To learn more about the Dornier X Flying boats of Germany and Italy I had to research on the internet and found the following information about the so-called flying boat.
The Dornier Do X, or as the Germans call it “Der Flugschiff '' was the largest and heaviest flying boat of its time. It was produced by the Dornier Company of Germany in 1929. Although initially the public showed great interest in the airplane, because of few non-fatal crashes, it was commercially not successful and only three of them were produced. The first one built and operated by Dornier was called Dornier Do X. The other two were ordered by Italy: The Do X2, named Umberto Maddelena registered as I-REDI and Do X3 ith thw name Alessandro Guidoni registered as I-ABBN.
Dornier DO X was launched for a test flight for the first time with a crew of 14 people onboard on July 12, 1929. To satisfy skeptics about ıts commercial feasibility, on its 70th test flight the plane had 169 people on board, mostly production workers and families, journalists and 10 aircrew members. The flight set a record for the number of people on a single flight which was not broken for the next 20 years.
Hoping to utilize the United States commercial market the Do X started a transatlantic test flight from Friedrichshafen Germany on November 30, 1930 to New York. The itinerary in Europe included stops in Holland, England, France, Spain and Portugal. In Portugal a tarpaulin made contact wıth an exhaust pipe and most of the left wing was burned out. After 6 weeks of delay the plane was repaired and took off to West Africa. After several mishaps and delays the Do X landed at Cape Verde on June 5, 1931. From there it took off flying over the Atlantic and landed in Natal Brazil.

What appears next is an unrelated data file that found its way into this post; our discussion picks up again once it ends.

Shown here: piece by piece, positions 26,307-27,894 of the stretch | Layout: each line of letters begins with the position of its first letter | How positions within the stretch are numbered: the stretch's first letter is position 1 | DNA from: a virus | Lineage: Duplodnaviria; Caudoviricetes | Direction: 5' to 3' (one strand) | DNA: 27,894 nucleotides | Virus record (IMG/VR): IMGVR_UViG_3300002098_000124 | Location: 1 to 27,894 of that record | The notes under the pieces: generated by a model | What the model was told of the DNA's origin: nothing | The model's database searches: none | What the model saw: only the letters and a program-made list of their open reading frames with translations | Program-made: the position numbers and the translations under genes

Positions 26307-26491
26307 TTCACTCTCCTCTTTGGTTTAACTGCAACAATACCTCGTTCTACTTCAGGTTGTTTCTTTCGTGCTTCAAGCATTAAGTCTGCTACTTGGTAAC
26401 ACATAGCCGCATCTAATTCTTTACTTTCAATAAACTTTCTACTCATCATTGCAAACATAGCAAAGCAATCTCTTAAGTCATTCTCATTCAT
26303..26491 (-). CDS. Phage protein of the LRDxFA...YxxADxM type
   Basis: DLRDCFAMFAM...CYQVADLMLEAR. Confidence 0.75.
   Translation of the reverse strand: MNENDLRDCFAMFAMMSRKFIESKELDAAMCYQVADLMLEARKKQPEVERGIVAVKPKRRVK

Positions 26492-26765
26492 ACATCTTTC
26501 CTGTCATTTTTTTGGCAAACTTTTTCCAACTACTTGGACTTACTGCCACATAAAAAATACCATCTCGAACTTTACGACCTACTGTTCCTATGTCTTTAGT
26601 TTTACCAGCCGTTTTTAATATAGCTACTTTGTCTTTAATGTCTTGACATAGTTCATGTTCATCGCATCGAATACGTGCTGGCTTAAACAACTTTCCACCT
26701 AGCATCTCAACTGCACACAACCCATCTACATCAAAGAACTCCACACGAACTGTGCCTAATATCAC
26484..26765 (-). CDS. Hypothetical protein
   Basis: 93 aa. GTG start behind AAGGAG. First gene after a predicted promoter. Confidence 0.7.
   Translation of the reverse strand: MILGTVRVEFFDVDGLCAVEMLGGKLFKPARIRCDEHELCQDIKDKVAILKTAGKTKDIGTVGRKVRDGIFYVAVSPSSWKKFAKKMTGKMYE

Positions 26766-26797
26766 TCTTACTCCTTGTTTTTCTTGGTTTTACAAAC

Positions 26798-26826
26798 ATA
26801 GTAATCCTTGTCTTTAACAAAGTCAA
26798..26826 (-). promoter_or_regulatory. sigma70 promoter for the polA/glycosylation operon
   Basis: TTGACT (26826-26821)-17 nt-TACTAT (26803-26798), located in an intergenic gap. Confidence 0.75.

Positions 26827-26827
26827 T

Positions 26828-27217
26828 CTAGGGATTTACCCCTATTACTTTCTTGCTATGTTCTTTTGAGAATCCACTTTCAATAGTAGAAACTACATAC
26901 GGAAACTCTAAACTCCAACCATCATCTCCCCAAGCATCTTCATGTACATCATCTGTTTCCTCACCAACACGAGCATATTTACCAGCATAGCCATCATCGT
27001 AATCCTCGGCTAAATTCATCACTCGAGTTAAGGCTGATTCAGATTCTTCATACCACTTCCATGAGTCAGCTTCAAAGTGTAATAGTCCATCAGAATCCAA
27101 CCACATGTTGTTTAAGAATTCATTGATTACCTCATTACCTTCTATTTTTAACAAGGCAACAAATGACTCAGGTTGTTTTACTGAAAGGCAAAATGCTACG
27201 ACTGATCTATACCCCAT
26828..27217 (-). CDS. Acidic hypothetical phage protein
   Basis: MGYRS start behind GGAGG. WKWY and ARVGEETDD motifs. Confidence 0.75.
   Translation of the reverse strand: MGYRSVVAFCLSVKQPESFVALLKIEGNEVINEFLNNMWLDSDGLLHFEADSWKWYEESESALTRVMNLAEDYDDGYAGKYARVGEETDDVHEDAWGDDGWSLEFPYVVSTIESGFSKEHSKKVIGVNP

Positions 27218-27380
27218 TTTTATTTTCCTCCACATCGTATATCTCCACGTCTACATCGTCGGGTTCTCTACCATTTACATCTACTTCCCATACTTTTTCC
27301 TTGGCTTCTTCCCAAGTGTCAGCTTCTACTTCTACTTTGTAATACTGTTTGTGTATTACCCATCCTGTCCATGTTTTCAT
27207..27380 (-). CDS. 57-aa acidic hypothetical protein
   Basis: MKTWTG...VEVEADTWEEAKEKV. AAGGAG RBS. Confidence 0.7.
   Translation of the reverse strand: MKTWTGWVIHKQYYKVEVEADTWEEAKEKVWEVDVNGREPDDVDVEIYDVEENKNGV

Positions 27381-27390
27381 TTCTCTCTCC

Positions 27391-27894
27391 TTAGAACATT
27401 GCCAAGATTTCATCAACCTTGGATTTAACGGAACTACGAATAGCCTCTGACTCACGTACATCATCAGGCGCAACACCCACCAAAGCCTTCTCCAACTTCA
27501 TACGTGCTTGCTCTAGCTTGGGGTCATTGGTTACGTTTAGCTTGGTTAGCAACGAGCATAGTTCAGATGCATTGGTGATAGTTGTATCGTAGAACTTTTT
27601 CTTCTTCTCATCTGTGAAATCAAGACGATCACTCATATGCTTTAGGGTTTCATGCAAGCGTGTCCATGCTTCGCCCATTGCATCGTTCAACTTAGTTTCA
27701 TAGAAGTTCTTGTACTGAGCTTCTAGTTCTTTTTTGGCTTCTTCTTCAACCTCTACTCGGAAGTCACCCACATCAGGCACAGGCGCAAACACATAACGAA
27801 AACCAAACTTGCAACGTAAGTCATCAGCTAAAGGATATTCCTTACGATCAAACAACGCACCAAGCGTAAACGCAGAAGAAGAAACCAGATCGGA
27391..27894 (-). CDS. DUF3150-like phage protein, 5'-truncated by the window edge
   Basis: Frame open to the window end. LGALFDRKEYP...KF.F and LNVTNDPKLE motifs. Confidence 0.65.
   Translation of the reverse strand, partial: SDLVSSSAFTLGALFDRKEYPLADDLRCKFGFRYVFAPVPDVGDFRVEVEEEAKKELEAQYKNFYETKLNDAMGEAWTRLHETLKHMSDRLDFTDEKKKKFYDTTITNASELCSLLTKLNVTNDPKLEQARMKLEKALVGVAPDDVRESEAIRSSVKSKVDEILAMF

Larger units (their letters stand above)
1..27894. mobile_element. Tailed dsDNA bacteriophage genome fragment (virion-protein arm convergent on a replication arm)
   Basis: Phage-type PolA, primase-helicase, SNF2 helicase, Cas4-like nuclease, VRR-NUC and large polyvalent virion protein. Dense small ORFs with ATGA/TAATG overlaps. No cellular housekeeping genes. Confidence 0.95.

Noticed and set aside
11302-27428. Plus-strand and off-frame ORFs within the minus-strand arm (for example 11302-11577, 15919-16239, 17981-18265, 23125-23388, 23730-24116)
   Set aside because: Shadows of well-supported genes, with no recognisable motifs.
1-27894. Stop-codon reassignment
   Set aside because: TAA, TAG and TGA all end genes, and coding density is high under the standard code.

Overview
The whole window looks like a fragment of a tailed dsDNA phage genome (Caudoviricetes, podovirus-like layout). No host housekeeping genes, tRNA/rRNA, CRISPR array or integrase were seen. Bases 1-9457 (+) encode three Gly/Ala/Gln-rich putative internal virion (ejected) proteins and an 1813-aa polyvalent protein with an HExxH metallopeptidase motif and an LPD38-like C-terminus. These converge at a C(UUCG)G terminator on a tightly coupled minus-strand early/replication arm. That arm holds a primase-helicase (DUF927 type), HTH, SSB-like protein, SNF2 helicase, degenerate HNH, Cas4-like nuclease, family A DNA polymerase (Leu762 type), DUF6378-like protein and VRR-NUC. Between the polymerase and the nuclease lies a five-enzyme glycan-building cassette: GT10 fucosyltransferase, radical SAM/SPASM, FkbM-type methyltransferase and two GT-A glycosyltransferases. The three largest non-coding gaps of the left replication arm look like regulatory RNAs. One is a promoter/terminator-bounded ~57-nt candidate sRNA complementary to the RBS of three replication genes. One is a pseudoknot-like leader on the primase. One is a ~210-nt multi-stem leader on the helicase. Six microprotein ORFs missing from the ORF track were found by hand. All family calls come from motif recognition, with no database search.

Finally 10 months after departing from Friedrichshafen on August 27,1931 the Do X reached New York where it sayed for the next nine months making several trips with sightseers to the Glenn Curtis Airport or as we know it today : The La Guardia. Unfortunately the marketing plans for the Dornier did not realize partly because of the great depression and it departed New York on May 21, 1932 for the flight back home via Newfoundland and the Azores. 3 Days later the Do X landed in Berlin and was greeted by an enthusiastic crowd of 200 000 people.
Soon after arriving in Berlin in 1932 the DoX was turned to LuftHansa, the flag carrier airline of Germany. LuftHansa planned commercial flights of the Do X to Vienna, Budapest and Istanbul in 1933. But because of an overly steep landing accident by the reservoir lake near Passau the plane's tail section broke and the journey came to an end. From there Do X was flown back to Lake Constance and finally to Berlin where it was put on display at the Hauptbahnhof Aviation Museum. On November 24, 1943, during an air raid by the British Royal Air Force the Do X exhibit was completely destroyed. Today pieces of its tail section are displayed at the Dornier Museum in Friedrichshafen.
In an accident similar to Do X1, the Italian Do X 2 was severely damaged one month later and taken off service at Marina di Pisa and broken up for scrap in 1937.
Basically this was the story of the airplane on the old postcard, the Dornier Do X , and I am happy